A Miserable Dry Bulk Picture
The latest Dry Bulk Freight Forecaster from Maritime Strategies International reports a deterioration of the consultancy’s cautiously optimistic view for improvement in the dry bulk market in the next six months.
Misery piled on misery for dry bulk owners in January as spot and time charter rates reached new lows. Demand plummeted for a majority of dry cargoes and in the iron ore markets, a temporary hiatus in activity at Tubarao briefly dented Brazilian exports, whilst Australian exports were curtailed by weather disruptions during the cyclone season.
The beginning of the year is typically marked by a spike in recorded vessel deliveries, and January 2016 was no exception. Deliveries surged to 7.2 million dwt, more than double average monthly deliveries during 2015. This was partly offset by a jump in vessels scrapped to 4.6 m dwt, the largest total since 5.6 million dwt was demolished in April 2015.
Positive news is limited to the demand side and centered around strong expectations for grains exports from Latin America. The International Grains Council forecasts a year on year increase of 14 percent in the 2015/16 crop year, the impact of which will be concentrated in Q2 and likely to magnified by technical factors.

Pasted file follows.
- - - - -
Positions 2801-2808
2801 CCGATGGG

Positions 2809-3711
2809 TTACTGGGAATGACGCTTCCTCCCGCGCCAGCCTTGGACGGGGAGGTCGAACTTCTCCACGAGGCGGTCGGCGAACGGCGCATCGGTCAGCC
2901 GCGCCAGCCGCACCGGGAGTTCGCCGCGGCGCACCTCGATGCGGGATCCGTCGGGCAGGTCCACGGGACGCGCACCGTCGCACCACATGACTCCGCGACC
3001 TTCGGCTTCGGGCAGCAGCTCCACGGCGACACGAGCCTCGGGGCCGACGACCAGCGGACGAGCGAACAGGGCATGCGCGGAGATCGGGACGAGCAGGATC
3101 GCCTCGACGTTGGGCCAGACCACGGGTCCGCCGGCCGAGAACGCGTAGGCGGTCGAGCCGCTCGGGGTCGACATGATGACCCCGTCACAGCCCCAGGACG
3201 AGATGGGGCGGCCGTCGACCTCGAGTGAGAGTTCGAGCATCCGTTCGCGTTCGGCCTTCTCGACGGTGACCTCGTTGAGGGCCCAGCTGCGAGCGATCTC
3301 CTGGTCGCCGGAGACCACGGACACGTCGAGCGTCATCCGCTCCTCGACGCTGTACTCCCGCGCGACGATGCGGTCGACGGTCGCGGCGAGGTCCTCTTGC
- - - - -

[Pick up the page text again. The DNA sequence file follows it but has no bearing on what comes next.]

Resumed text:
MSI also expects iron ore trade will improve beyond March as supplies improve from Australia and Brazil, prices fall and Chinese production declines.
Will Fray, Senior Analyst at MSI said: “MSI’s assessment has taken a step back given recent news over the state of the coal market, in particular Indian imports; without a recovery in coal trade this year, it is unlikely that spot rates will reach double figures for any bulker benchmark over the next six months, even Capesize vessels.”
The positive impact of stronger Latin American grains trade will be leveraged by increased port congestion. In 2013, delays reached nearly 100 days at Paranagua port and whilst measures have been taken to prevent a repeat occurrence, port waiting times are already up to 50 days.
This will be partly offset by Malaysia's three-month ban on Bauxite mining, which came into effect on the January 15. Port stockpiles will continue to be shipped, but overall MSI expects a delayed removal of about 1.5-2 million tons of short-haul exports per month.
MSI remains cautiously optimistic for geared bulkers when compared with the very weak outlook presented by the current FFA curve, forecasting Supramax spot rates of $6,000/day in July, compared with current July contracts in the FFA market of $4,900/day.
The opinions expressed herein are the author's and not necessarily those of The Maritime Executive.